HanziJS is a tool that I created earlier this year to help me find the components (radicals) of Chinese characters. It was rudimentary at best, but I’ve finally taken time off to update it a bit more. It is part open-source project, part tool. A picture below showing how decomposition looks like now.
So what’s new?
- It now decomposes the character a lot further. There has been a LOT of background changes in terms of code (check the GitHub project for more info).
- There are 3 levels of decomposition: Once, Radical & Graphical respectively.
Once justs decompose it into the two most obvious radicals. This helps for checking out for dictionaries or learning Chinese characters, especially phono-semantic compounds.
Radical decomposition decomposes the character into smallest possible “radical” components. This is based on the KangXi radical list. This can also be a good way to remember how to write characters. Sometimes Level 1 & 2 will show the same decomposition.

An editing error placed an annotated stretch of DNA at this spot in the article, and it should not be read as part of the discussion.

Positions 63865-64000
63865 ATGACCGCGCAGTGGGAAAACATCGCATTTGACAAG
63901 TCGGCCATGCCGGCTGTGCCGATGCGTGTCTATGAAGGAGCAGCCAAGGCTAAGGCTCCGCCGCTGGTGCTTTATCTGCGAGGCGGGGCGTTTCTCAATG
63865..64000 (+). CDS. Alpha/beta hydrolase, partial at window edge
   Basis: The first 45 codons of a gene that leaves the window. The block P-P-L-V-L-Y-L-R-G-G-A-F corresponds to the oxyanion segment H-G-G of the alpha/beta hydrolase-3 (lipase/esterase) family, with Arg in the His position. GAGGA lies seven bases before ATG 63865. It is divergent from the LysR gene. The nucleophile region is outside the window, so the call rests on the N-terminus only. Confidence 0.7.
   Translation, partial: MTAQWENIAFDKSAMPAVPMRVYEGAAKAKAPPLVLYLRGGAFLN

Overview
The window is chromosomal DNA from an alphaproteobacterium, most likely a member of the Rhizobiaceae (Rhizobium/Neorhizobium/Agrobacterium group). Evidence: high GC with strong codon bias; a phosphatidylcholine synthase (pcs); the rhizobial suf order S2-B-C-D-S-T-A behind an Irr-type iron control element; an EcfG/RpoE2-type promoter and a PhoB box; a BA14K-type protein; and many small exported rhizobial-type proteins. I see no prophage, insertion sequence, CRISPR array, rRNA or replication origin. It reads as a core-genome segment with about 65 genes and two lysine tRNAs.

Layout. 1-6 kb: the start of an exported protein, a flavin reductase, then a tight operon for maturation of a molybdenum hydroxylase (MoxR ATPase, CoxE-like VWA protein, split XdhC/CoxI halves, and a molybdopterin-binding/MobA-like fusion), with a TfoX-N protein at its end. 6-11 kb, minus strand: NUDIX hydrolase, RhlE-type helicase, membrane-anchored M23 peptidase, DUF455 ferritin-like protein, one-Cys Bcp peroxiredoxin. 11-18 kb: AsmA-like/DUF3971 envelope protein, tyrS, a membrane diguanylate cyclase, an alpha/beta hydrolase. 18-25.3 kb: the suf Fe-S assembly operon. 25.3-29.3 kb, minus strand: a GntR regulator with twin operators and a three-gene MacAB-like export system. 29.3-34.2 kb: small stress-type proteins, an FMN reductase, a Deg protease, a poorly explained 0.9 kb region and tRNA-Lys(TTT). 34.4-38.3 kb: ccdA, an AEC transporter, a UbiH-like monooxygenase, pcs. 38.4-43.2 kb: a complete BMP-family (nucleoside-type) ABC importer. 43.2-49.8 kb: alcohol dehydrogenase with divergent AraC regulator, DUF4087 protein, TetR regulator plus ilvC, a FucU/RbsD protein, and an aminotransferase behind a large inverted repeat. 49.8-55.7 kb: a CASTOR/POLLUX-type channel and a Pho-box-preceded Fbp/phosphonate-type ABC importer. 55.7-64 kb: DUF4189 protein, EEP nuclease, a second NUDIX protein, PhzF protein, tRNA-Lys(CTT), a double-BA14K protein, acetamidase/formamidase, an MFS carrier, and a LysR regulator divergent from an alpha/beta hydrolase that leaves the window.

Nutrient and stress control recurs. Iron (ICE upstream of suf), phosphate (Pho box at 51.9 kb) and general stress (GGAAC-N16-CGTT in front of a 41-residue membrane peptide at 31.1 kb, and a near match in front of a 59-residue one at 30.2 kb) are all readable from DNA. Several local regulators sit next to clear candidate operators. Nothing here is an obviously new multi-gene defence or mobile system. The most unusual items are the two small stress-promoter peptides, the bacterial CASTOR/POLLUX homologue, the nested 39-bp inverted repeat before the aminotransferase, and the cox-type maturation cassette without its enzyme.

Graphical decomposition takes this a step further and goes down to lowest components, which will often be strokes or the last meaningful pieces. This is not necessarily in the right stroke order. This level of decomposition is still experimental, but still interesting to look at nonetheless.
- Redesign. I changed the design a little bit. Nothing big.
- Getting rid of “blocks” or glyph errors. I found a way to fix this. You need to download the correct font! This will allow you to see all the small things, like strokes or uncommon pieces.
So where to next?
- Add more information, like Pinyin & Definitions. The backend has this functionality already, but needs to be adapted for display purposes.
- Sentence segmentation (multiple characters). Dissect more than once character.
- API. I can create an API for people who’d want to use this. If you’re interested contact me. I’m not sure yet how to approach this yet, but willing to talk.
- Your awesome idea!?
Yes, I’m looking for more cool ideas on how to improve HanziJS. Who you be willing to pay for extra cool features (like being able to compute the regularities as mentioned in this post)? Lemme know either way. I’d love to hear your feedback! Comment forth!
P.S. – I just like to say thanks to Gavin Grover again for providing the awesome data for the decompositions.